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Film and Audience Experience

jclarke | Wednesday November 13, 2013

Categories: A Level, OCR A Level, OCR A2, OCR AS, EDUQAS A Level, EDUQAS AS, EDUQAS A2, Hot Entries, Key Concepts, Audience


Everyone seems to enjoy talking about movies. Why is that? Not everyone enjoys talking about sport or politics or literature or cookery or healthcare for example. The variety of movies we talk about is diverse.


Films are made to be watched by audiences. It’s the most obvious fact to state but it does remind us of a set of fundamental concerns. This resource will concern itself with a number of issues that you can also revisit in more detailed in several of our other FilmEdu resources.

For this resource we will focus our discussion around two very different films: Red Tails (2012) and A Song for Marion (2012). The former is a contemporary American feature film, financed by an independent production company (Lucasfilm). The other film is a contemporary British feature film, also financed by an independent production company (Steel Mill Pictures). More specifically, the films have different target age groups comprising their demographic. We can reasonably say that Red Tails is targeted at young people and Song for Marion at older audiences. Each film offers a useful way in to the contextual issues that relate to audience experience of movies.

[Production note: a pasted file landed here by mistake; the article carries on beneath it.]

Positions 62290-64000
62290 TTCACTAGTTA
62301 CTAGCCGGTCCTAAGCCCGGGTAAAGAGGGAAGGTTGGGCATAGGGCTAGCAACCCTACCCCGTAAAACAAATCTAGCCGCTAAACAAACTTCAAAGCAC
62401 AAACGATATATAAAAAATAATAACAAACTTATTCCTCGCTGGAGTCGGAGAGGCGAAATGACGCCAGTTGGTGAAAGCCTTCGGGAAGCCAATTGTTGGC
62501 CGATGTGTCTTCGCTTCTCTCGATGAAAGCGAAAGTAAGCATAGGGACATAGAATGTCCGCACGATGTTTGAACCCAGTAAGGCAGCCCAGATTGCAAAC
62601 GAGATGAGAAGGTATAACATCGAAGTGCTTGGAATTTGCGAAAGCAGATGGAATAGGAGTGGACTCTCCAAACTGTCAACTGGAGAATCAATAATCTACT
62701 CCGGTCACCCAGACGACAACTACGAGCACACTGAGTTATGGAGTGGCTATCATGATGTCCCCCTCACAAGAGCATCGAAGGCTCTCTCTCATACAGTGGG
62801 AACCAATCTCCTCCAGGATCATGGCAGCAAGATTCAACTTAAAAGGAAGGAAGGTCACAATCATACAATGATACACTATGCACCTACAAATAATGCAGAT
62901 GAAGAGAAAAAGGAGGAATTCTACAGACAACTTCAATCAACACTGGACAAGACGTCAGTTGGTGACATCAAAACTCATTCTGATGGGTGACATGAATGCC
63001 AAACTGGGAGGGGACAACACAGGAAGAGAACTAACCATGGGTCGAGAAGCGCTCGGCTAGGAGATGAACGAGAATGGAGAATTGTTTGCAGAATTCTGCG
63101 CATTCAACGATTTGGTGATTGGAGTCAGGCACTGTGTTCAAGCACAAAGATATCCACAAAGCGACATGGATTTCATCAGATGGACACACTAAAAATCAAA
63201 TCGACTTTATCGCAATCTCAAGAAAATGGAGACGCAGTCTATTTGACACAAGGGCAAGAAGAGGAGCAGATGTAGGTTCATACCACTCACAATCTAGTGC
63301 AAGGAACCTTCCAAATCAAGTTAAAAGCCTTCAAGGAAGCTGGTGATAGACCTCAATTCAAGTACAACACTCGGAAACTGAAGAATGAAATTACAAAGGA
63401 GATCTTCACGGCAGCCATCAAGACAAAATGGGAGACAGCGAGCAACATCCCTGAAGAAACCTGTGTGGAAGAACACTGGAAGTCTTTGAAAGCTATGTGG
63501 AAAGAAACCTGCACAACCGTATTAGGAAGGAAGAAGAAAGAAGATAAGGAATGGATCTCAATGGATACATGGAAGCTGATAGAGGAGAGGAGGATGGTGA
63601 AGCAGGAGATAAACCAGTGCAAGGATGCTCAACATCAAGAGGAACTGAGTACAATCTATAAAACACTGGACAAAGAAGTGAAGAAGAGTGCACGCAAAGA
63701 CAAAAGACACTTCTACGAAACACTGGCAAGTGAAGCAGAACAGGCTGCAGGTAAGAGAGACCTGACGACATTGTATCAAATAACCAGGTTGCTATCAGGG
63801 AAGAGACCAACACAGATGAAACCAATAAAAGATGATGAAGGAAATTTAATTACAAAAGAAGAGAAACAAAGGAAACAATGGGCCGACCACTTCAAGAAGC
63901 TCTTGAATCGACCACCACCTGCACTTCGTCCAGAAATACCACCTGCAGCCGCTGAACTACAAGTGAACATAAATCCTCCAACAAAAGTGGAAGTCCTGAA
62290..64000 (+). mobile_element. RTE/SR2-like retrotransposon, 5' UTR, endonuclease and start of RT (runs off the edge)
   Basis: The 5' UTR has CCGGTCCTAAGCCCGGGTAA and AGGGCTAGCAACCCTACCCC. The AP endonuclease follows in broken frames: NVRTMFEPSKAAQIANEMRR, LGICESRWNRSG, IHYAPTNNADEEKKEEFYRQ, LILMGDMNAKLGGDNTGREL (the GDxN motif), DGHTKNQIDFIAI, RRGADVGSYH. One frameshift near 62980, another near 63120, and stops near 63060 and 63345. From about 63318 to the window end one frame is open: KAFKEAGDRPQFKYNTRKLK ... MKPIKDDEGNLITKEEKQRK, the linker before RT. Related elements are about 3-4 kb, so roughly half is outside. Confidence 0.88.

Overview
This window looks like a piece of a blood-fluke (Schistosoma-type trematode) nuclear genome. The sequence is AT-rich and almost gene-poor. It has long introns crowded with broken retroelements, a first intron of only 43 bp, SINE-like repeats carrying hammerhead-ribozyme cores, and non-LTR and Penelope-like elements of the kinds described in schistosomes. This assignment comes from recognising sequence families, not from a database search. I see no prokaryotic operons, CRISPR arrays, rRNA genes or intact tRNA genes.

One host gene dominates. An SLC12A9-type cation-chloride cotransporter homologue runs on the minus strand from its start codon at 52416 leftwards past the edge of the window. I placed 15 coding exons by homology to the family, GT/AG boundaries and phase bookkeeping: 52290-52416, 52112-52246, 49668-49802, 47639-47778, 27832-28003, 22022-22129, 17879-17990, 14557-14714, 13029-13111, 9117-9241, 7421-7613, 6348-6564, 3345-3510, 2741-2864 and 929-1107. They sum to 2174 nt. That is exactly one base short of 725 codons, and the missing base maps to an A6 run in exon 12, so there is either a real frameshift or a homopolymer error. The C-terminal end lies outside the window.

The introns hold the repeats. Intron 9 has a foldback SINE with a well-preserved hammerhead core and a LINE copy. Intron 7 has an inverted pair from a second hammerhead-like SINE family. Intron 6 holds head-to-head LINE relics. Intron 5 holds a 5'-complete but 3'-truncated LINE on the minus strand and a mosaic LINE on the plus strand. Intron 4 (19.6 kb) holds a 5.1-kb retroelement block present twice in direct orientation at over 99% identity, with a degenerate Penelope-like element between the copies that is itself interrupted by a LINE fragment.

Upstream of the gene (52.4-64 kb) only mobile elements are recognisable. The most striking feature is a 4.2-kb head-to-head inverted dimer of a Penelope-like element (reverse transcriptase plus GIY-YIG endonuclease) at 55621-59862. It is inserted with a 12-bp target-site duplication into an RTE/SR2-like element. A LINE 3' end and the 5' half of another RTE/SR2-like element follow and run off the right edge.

Originally, and for most of its history to date, film viewing has been a collective experience. We visit a cinema and view a film. However, since the early 1980s the viewing of films has also become a smaller group activity, even a pursuit for the individual. Additionally, with the preponderance of our mobile media film viewing has evolved again, meaning that we are not only able to watch a film alone at home but to watch it alone in public. Some of you will have seen people watching films on their phones and tablets as they sit on the bus or the train. Critically, technology has exhibited the capacity to change audience experiences of cinema and the impact on audience response in that we are able to view a film at a cinema, on TV, on a tablet or a desktop computer screen. For Red Tails and...

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